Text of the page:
A painting by Andrew Burch, whose work has been shown in Carolina galleries

An essay on the importance of the creeds in the Christian faith

An essay on historical continuity in liturgy with special reference to the founding of

Check it out, and enjoy!

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Saturday, March 24, 2007

Structure, creativity, and the brain

The human brain apparently integrates structure and creativity in much of what it does, the left hemisphere lending a hand to the work of the right hemisphere, and vice versa. In ancient Greek thought, apparently, the roles of structure and creativity were considered a bit more mutually exclusive. Let me introduce a quote with two brief, simplified definitions.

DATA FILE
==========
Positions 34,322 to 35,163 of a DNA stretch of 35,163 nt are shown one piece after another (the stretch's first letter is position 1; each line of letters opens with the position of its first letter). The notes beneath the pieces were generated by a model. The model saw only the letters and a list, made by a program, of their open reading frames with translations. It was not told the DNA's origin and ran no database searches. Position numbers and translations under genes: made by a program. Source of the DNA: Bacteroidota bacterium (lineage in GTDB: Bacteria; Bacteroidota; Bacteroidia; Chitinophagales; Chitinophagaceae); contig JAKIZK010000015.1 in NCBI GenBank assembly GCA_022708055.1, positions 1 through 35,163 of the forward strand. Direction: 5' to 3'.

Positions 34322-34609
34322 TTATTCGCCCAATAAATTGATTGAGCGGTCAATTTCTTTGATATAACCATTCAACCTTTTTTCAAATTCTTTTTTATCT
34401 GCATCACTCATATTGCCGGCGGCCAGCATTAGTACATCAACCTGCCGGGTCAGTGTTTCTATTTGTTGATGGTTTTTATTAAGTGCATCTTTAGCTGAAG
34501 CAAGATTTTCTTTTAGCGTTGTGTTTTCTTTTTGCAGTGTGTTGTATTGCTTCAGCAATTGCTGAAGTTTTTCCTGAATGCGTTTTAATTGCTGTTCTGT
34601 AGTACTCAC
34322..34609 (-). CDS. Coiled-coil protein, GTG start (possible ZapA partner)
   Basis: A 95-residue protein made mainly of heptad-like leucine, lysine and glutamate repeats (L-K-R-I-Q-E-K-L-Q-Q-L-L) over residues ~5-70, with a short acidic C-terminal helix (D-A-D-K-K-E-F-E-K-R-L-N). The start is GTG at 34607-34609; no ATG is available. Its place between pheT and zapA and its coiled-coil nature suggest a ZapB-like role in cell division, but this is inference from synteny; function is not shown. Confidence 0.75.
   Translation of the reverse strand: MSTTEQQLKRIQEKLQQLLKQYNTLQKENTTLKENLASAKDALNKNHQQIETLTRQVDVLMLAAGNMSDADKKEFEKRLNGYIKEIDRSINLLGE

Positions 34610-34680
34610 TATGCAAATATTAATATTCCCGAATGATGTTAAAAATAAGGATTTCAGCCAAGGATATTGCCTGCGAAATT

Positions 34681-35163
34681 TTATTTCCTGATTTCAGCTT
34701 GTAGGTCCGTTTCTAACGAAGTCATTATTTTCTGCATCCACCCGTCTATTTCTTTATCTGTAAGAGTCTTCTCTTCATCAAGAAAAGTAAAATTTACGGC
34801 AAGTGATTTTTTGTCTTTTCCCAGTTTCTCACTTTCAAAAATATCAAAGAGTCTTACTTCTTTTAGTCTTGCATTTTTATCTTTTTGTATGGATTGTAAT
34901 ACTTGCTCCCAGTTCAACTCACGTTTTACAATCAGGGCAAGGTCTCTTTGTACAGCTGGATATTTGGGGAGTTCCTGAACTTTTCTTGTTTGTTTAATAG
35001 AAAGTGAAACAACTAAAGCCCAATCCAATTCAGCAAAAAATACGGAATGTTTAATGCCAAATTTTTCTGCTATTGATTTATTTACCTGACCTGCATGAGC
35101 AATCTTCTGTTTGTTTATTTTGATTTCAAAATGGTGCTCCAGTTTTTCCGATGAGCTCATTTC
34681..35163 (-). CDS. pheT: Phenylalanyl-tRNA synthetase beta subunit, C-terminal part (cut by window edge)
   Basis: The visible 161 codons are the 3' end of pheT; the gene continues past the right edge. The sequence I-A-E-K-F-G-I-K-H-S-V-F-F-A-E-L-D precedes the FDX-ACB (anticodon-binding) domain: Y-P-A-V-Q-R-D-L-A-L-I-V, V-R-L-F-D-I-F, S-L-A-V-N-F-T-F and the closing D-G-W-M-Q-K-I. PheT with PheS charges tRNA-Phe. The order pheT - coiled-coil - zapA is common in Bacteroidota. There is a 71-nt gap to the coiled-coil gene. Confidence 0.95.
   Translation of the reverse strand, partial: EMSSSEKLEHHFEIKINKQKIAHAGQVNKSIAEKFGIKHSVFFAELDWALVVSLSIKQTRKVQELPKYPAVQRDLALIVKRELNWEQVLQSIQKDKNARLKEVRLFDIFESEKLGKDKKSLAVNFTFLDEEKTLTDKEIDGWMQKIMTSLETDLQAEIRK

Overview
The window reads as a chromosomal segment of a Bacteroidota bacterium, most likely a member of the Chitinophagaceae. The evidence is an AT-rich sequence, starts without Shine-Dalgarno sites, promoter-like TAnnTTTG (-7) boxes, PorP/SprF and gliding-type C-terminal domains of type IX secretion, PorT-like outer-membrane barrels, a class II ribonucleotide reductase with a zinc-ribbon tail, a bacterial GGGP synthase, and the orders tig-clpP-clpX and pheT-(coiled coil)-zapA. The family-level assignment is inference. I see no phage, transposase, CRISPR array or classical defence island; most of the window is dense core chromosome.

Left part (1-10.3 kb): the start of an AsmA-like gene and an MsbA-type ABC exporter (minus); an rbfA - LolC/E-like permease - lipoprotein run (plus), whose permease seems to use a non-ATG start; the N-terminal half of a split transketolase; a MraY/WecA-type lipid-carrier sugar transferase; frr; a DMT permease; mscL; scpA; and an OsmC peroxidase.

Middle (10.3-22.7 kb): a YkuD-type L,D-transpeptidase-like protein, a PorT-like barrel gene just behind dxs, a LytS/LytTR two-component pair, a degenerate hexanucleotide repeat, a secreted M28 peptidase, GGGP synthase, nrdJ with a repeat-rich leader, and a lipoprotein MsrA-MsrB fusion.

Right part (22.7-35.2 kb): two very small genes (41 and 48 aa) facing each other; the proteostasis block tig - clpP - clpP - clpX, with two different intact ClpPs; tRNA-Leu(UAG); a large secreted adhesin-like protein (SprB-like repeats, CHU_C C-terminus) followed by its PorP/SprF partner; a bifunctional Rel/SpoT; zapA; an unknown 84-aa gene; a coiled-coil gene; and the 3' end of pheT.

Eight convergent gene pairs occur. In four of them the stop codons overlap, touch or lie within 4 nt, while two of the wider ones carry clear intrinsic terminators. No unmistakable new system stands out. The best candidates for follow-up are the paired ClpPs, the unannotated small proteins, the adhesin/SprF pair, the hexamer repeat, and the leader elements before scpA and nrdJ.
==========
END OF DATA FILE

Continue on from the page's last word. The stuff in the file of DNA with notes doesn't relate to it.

Lógos: For Greeks, encompassed reasoning and language

Mûthos: For Greeks, encompassed words, speech, stories, poems, fictions, and fables

"Recent neurological research indicates that, by and large, the hemispheres of the human brain have distinct functions [stay with me, it gets better]: in the left (for most people) is the proposenity for language, mathematics, and linear reasoning, in the right the propensity for visual, spatial, intuitive, and analogical skills, the hemispheres working together through their neural links. This discovery has prompted a re-examination of the roles and relationships of lógos and mûthos, suggesting that they may be partners rather than rivals. If this is so, creative thought may require both linear left and holistic right. In linguistic terms, logic is as likely in verse as in prose, and analogy and metaphor are as much the tools of philosophers and scientists as of bards and mystics." -The Oxford Companion to the English Language